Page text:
How Many Clicks to the Center of Your Career Site? The World May Never Know

Kristina Finseth

 

If you've watched much television in the last fifty years, you've probably come across the legendary (and perhaps only) Tootsie Pop commercial. You know, the one where a young, poorly animated boy poses this question to a number of talking animals: "How many licks does it take to get to the Tootsie Roll center of a Tootsie Pop?"

Ultimately, Mr. Owl, the authority on all woodland matters, steals the candy from the little boy and eats it. This is followed by the little boy walking off, hanging his head in despair (i.e. the typical candidate experience today).

Originally aired on television in 1969, the voice of the little boy is played by Buddy Foster, the older brother of actress Jodie Foster. If you're unfamiliar or in a nostalgic mood, here is the full 60-second original commercial in its entirety.



At this point, you're probably thinking to yourself, "What does any of this have to do with a company's career site?" Let me explain.

Think of the little boy as today's job-seeker. His resume is the Tootsie Pop. Mr. Fox, Mr. Cow, Mr. Turtle, and Mr. Owl represent individual career sites. What does the little boy want from them? He wants to easily find the answer to his question - just like a job-seeker wants to easily complete a job application, and hopefully land an interview.

After all, that's all our job-seeker is asking for when they visit a career site. However, few career sites offer the type of candidate experience that will allow a job-seeker to cut through the fluff and quickly find what they need.

Now, here's the bad news. It's your fault, not the candidate's fault.

Old-fashioned talent acquisition leaders hide behind this idea that they need to shrink the attention-span of today's job-seekers. However, that isn't the right approach for every unique candidate's journey. The right job might be hiding deep in the 15th page of their ATS search results, but the little boy doesn't know exactly what he wants to do. Perhaps he'd like to browse through some different categories to see what jobs are available.

Career sites like Mr. Owl know that they need to take more of an outside-in approach to their technology, enabling candidates to easily search for opportunities and content that matters to them. After all, companies don't want to limit their talent pool with a poor career site that provides a sub-par candidate experience.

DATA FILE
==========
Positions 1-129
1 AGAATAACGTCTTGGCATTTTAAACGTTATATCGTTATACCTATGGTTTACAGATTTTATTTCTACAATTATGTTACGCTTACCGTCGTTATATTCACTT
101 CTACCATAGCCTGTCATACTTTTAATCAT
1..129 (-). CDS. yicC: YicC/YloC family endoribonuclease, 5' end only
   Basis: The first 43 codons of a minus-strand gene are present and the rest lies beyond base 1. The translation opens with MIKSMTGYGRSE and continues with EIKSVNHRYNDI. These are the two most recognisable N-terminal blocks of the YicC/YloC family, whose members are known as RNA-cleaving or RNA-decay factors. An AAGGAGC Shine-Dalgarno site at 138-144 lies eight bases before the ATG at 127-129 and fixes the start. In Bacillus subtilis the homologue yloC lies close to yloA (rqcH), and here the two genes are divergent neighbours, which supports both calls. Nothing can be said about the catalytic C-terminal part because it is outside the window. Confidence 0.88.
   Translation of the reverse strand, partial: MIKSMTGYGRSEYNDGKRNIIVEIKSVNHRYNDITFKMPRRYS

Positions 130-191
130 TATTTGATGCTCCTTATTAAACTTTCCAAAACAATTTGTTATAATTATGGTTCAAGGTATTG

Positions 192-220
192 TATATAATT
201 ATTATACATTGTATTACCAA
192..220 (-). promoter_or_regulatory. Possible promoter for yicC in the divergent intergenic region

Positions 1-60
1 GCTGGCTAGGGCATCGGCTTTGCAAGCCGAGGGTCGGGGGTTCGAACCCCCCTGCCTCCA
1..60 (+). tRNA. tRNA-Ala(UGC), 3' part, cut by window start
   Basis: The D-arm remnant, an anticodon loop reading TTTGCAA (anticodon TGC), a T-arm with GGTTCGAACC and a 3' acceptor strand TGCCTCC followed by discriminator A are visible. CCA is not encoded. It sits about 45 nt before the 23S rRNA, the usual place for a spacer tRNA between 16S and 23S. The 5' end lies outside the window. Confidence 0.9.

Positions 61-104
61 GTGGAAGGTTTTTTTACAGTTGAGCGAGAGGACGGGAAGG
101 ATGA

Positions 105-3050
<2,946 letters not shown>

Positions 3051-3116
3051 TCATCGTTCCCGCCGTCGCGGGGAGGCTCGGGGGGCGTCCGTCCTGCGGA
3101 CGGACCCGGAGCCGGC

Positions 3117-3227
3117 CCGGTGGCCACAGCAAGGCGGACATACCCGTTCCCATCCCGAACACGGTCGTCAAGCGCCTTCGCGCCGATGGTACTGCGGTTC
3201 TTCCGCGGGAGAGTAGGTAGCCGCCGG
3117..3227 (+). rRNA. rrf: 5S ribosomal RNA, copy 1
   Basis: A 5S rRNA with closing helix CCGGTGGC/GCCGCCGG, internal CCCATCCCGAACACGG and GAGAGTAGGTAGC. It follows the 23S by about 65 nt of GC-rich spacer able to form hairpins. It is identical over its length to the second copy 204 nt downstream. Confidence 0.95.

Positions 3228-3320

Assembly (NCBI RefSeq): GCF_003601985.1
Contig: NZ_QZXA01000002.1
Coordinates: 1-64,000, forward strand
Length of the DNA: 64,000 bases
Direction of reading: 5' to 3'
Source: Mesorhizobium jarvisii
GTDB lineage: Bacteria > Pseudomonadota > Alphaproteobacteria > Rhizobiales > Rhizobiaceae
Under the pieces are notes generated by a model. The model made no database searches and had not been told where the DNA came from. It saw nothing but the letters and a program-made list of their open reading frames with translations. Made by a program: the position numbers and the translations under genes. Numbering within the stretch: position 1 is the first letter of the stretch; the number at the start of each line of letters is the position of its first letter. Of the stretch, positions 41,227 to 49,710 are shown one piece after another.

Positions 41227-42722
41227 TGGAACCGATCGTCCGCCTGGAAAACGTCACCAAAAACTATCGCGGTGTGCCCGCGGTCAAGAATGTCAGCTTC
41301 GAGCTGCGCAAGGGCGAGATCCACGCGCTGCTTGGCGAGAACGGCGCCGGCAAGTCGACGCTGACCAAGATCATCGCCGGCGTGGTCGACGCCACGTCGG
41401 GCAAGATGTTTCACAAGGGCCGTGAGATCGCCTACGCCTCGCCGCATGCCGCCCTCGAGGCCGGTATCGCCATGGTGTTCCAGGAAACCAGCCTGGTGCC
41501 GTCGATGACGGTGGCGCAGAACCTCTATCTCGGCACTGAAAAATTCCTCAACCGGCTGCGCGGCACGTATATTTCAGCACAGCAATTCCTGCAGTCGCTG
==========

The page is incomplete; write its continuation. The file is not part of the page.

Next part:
When a candidate begins an application, it's clear that their intent is to apply for a job. However, according to Phenom People research, the average click-through rate on career site applications is roughly four percent. Of that four percent, it is estimated that roughly twenty percent of those candidates actually finish an application. So, only about 0.8 percent of the candidates visiting your company's career site will fill out an application.

Doesn't that seem low?

Take the example of Mr. Owl. He gets the Tootsie Pop, because he immediately engages the little boy with an "answer" in his path to enlightenment. Mr. Cow, Mr. Fox, and Mr. Turtle could have easily taken advantage of the little boy's naivety, but they weren't wise enough.

AppCast Founder, Chris Forman, states in an article that, "Lengthy, complex, and time-consuming applications are the primary cause of job-seekers quitting partway through an application." With every click, each bit of information that has to be entered along with added steps - you are increasing the possibility of application drop-off.

Graphic for Kevin's blog Graphic for Kevin's Blog 2

According to the same article, the click-to-apply ratio refers to the number of candidates who begin an application versus those who complete one. It shows that too many questions can cut your conversion rate in half. The drop-off rate is even more staggering when it becomes an issue of how much time it takes to actually fill out an application.

Simply put, when you send a candidate into the woods with no direction and no end in sight, they may get lost.

Candidates today are used to exceptional experiences that are easy, such as getting an Uber versus hailing a cab or streaming Netflix versus making a trip to Blockbuster. Technology has created streamlined and convenience experiences, giving us time back in our lives for other things.

This is true to the extent that we simply have no tolerance for a bad user experience. We will move on to something better and easier. Corporate America is beginning to catch on, but why is shopping for shoes still so much easier than finding a job?

Let's head back to the forest to sum it all up.

Like Mr. Cow, Mr. Fox, and Mr. Turtle, if applying for a position at your company begins to waste any of the candidate's time, you might as well just tell them to go somewhere else. On the other hand, Mr. Owl does what the others fail to do, providing a quick and easy answer to the little boy.

At the end of the day, does the little boy fulfill the requirements of the job? Will he get an interview? Is he ever going to hear from Mr. Owl's recruitment team? To quote our friends at Tootsie Pop, "The world may never know," but he will at least have a shot.